Die-hard anglers are also looked after in the form of paired rod holders on each side, large carpet-lined side pockets, 50L transom livewell to port, off-floor shelving in the transom area and side grabrails.

Boarding from astern is via a retractable ladder to port with a grabrail. There is a large expanse of non-skid material on the pod astern which makes it easy to step over the full height transom to enter.

Storage areas are integrated into the floor area astern with paired hatches accessing under-floor storage boxes each side of the skipper’s seat spigot. The test rig’s battery was set into the starboard box.

An Igloo ice box was fitted to the test rig as well – a handy bit of kit that didn’t take up much room.

Anglers buying this sort of specialised fishing craft often want a bait board, so Quintrex has thoughtfully set up a mounting point, an extra seat spigot, on the transom. It would double as a ski pole mount point, of course.

One thing’s for sure, there is plenty of uncluttered fishing room in this boat and thanks to its massive 2.38m beam it’s as stable as a pontoon at rest. Whether you want to fish offshore, in creeks or rivers, or just tend a line of pots, this mighty craft will do it all with ease.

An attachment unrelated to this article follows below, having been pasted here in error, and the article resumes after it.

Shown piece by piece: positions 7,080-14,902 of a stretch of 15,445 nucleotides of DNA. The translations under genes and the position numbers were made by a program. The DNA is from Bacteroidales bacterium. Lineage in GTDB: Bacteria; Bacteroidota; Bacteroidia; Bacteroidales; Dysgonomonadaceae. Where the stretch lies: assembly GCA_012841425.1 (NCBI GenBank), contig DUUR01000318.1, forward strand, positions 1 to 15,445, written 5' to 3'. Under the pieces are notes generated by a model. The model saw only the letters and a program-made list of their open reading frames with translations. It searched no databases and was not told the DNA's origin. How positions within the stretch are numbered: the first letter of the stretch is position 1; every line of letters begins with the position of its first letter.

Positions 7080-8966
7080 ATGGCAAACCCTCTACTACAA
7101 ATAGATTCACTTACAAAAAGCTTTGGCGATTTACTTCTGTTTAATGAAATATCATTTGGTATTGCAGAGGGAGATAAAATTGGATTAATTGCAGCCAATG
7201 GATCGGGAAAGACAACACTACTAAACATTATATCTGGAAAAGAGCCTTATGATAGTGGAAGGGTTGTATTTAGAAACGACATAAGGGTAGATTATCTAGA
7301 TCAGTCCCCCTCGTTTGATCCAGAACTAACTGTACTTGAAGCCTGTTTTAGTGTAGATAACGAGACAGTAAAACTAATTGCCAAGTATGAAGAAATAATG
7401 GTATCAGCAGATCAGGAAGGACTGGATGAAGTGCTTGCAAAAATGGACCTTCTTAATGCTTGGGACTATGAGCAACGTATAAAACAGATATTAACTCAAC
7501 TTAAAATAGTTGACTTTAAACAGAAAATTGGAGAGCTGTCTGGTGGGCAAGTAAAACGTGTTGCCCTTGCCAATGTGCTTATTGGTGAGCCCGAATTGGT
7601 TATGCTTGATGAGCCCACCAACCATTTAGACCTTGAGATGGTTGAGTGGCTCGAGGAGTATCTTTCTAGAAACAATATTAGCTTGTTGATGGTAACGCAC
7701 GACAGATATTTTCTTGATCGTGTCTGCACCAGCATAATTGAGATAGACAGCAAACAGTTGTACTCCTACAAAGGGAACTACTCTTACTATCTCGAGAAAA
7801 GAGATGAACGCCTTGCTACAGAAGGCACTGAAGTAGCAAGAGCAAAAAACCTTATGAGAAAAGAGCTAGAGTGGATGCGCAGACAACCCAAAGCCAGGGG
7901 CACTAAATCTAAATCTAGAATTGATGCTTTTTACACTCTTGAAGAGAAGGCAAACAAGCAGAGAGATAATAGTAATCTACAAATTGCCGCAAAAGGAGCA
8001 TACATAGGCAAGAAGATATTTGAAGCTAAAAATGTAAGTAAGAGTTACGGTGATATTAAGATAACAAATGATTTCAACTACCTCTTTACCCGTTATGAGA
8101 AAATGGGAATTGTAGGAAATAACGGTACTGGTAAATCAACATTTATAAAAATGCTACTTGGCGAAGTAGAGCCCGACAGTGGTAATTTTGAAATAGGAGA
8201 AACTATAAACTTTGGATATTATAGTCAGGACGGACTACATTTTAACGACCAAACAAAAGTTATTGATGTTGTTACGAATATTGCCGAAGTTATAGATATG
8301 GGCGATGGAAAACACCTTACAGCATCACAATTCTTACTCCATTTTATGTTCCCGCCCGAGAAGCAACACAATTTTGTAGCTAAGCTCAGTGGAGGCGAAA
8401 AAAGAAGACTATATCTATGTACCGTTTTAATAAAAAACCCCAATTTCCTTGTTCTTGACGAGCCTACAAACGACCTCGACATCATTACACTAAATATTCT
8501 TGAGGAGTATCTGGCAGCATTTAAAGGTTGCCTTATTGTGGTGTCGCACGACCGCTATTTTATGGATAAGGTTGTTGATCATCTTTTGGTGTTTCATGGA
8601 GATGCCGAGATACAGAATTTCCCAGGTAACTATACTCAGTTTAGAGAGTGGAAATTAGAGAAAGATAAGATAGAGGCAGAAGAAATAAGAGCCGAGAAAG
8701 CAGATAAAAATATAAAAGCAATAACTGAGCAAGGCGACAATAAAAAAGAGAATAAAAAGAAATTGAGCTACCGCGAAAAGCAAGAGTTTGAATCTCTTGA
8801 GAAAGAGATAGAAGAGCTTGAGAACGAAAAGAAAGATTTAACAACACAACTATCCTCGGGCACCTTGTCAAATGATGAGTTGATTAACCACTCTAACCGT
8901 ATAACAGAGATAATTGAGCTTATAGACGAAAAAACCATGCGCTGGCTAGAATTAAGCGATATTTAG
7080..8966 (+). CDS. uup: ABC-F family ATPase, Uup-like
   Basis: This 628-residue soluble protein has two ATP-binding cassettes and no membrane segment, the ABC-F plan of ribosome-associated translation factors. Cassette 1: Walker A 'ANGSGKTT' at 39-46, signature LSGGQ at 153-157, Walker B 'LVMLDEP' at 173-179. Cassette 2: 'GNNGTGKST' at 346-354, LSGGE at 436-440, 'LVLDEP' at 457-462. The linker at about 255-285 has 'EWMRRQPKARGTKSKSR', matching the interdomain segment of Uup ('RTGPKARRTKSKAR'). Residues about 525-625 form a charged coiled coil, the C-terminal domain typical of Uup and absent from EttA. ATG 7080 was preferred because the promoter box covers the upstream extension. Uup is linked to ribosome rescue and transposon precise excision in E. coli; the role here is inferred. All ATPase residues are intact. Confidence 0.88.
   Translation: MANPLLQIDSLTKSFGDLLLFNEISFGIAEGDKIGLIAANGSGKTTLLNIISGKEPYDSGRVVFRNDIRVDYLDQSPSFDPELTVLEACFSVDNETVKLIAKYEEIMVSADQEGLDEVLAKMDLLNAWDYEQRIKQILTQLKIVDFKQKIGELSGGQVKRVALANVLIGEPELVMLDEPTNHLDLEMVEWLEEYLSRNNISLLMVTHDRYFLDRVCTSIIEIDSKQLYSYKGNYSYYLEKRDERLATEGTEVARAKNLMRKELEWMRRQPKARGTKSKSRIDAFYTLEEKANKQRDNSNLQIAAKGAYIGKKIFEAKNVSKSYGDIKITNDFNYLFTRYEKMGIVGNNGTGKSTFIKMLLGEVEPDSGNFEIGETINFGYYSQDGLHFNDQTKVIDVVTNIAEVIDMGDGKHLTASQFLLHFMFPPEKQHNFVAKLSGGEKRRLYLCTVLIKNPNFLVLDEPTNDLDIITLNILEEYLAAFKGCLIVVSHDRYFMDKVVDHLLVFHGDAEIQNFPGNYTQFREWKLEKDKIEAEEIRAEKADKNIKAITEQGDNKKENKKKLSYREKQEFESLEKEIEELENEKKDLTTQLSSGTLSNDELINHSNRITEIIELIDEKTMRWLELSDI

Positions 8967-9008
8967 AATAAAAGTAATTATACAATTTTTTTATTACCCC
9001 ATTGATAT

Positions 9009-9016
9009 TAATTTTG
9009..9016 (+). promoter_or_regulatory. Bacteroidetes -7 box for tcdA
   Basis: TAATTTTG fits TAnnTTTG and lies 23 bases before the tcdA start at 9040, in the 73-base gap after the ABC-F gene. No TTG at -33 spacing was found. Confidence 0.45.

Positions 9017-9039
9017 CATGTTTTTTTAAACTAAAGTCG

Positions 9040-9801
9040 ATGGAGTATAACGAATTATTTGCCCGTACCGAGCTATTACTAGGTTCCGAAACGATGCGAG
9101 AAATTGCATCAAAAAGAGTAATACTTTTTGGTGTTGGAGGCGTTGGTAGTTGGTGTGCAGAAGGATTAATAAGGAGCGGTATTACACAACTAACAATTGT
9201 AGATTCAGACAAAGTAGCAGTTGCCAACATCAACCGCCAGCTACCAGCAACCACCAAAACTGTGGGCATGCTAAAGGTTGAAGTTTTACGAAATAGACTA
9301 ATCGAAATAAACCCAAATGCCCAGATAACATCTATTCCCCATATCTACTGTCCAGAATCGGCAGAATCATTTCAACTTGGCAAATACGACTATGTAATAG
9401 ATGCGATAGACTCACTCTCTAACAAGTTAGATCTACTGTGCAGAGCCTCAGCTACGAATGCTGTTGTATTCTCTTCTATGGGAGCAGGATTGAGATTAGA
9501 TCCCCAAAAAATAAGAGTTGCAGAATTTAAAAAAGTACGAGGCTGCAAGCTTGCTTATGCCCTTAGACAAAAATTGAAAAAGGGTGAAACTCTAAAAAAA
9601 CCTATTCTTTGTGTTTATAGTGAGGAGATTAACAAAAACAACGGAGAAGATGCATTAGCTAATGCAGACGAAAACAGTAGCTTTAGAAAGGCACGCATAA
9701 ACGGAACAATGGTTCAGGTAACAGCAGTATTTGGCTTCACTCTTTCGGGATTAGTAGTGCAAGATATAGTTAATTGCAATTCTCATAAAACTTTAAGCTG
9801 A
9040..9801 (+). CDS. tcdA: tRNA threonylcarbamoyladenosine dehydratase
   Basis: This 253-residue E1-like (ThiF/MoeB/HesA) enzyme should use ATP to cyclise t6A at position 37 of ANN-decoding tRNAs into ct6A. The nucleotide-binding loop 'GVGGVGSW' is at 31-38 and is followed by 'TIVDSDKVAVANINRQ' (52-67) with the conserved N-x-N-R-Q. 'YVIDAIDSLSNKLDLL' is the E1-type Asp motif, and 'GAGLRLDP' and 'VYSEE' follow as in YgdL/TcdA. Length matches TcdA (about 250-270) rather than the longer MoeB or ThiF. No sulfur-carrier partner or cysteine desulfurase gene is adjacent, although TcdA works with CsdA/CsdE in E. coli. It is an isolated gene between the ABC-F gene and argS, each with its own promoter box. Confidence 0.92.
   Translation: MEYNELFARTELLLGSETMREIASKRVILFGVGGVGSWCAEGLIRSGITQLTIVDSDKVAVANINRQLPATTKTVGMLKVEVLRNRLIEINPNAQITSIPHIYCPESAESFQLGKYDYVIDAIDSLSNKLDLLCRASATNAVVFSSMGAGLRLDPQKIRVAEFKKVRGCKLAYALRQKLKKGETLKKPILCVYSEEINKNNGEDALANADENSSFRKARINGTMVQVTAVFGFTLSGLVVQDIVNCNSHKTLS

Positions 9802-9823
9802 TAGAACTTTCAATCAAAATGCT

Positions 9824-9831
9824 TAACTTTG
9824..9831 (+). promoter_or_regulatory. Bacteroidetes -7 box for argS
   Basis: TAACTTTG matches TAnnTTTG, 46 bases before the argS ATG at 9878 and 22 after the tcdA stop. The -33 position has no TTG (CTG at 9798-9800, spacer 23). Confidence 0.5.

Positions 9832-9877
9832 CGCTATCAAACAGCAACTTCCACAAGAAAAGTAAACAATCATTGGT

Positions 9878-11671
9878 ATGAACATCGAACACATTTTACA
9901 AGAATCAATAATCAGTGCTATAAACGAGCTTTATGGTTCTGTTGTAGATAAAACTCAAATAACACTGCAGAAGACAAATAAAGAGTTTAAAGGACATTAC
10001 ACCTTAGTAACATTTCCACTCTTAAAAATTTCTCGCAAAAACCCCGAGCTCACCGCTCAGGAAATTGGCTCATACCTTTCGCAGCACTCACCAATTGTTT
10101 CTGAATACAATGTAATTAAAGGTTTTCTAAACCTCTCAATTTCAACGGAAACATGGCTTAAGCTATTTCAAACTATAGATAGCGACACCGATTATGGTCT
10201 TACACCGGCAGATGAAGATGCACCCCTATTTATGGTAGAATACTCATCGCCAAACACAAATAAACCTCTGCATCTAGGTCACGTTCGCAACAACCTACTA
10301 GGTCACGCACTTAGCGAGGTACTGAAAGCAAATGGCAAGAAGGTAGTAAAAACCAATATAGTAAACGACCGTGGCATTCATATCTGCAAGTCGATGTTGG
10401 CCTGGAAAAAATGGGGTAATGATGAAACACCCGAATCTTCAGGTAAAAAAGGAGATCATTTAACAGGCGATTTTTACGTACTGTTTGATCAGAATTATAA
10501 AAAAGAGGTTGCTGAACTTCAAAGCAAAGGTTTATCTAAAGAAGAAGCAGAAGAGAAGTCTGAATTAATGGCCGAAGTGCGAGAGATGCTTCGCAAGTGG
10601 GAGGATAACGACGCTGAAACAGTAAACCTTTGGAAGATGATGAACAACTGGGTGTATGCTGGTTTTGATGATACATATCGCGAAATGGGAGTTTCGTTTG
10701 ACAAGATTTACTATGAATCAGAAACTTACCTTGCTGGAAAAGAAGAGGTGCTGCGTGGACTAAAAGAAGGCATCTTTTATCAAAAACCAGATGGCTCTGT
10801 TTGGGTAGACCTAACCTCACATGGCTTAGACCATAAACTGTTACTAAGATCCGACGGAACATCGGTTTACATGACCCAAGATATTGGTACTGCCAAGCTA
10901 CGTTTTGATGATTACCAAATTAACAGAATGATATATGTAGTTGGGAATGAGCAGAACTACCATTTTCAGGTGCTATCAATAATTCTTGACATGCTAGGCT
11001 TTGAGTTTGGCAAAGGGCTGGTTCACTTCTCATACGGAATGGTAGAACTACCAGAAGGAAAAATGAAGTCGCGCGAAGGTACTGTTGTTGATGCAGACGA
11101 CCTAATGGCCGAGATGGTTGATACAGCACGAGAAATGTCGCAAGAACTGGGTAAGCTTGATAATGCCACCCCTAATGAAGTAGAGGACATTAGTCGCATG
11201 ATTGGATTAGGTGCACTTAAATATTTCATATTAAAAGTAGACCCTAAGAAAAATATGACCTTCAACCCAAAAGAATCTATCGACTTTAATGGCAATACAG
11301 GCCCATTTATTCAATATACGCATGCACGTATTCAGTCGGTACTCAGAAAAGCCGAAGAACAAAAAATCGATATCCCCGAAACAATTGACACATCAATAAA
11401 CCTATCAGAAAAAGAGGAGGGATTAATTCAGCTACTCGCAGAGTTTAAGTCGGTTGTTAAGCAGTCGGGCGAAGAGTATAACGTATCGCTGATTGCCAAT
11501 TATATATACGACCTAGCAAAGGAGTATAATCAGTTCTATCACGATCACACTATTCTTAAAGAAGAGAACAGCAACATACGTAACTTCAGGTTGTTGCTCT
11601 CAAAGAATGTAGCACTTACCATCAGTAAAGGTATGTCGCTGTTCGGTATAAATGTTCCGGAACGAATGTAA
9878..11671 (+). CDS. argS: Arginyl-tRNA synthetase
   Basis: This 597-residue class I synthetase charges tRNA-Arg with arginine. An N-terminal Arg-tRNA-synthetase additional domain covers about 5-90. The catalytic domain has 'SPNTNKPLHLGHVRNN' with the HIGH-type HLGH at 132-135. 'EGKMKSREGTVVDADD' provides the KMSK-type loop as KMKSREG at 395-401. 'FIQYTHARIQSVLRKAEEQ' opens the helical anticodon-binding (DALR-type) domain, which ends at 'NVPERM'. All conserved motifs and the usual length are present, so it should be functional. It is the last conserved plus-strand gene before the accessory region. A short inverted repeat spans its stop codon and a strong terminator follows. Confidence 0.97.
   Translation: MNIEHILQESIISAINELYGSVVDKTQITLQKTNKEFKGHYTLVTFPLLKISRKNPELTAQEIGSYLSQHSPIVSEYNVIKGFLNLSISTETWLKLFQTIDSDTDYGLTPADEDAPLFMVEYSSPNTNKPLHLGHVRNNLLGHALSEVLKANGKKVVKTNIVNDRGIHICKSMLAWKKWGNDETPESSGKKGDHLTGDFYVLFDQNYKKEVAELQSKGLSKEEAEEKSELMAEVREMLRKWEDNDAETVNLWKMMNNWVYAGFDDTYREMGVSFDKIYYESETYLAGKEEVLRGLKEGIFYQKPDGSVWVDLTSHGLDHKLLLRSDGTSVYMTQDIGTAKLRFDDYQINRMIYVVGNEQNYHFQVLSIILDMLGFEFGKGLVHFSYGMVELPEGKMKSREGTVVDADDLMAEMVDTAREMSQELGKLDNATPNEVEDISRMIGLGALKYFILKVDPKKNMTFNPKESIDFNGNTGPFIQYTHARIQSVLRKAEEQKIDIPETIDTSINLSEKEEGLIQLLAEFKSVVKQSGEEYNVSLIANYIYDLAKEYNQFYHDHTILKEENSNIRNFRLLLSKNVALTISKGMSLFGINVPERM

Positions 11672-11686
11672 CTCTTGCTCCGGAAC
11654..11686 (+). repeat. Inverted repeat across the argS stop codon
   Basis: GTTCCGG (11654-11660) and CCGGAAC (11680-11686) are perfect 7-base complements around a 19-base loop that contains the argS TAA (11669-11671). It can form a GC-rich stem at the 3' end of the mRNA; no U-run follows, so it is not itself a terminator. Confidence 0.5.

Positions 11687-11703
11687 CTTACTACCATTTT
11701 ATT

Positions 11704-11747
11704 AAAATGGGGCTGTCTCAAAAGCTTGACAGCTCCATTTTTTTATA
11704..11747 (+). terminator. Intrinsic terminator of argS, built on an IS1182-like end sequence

The text boat went like the clappers with four aboard. This big rig is rated for engines up to 150hp, but the well designed Millennium hull with its deeply flared bow and very fine entry needs little power to make it perform well. Perhaps to emphasise this point, the team at Quintrex set up the 610 Top Ender Tournament test boat with minimal power in the form of a 115 EFI Mercury four-stroke.

The Mercury was whisper-quiet at idle, with the tell-tale making virtually the only sound. With a push of the throttle lever the Mercury growled into life and really produced the goods. With four people aboard we planed at 15km/h at 3000rpm, which wasn’t bad at all given the weight of the rig. At 4000rpm we reached 42.2km/h, with 5000rpm recording 65.4km/h.

Good, I thought, very good indeed… but there was more. At 5800rpm we hit 72.4km/h! Four aboard, a decent fuel load in the 120L under floor tank and we were doing near 40 knots when powered by the rated minimum engine!

Additionally, while the speed was impressive the get-up-and-go of the Mercury 115 was also notable. It proved willing and responsive at virtually any engine revs.